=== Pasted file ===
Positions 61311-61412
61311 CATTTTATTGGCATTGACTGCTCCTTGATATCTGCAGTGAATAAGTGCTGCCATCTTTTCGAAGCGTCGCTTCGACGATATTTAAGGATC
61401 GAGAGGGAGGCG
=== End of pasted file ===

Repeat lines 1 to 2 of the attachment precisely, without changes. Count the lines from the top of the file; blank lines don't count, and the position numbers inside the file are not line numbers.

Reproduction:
Positions 61311-61412
61311 CATTTTATTGGCATTGACTGCTCCTTGATATCTGCAGTGAATAAGTGCTGCCATCTTTTCGAAGCGTCGCTTCGACGATATTTAAGGATC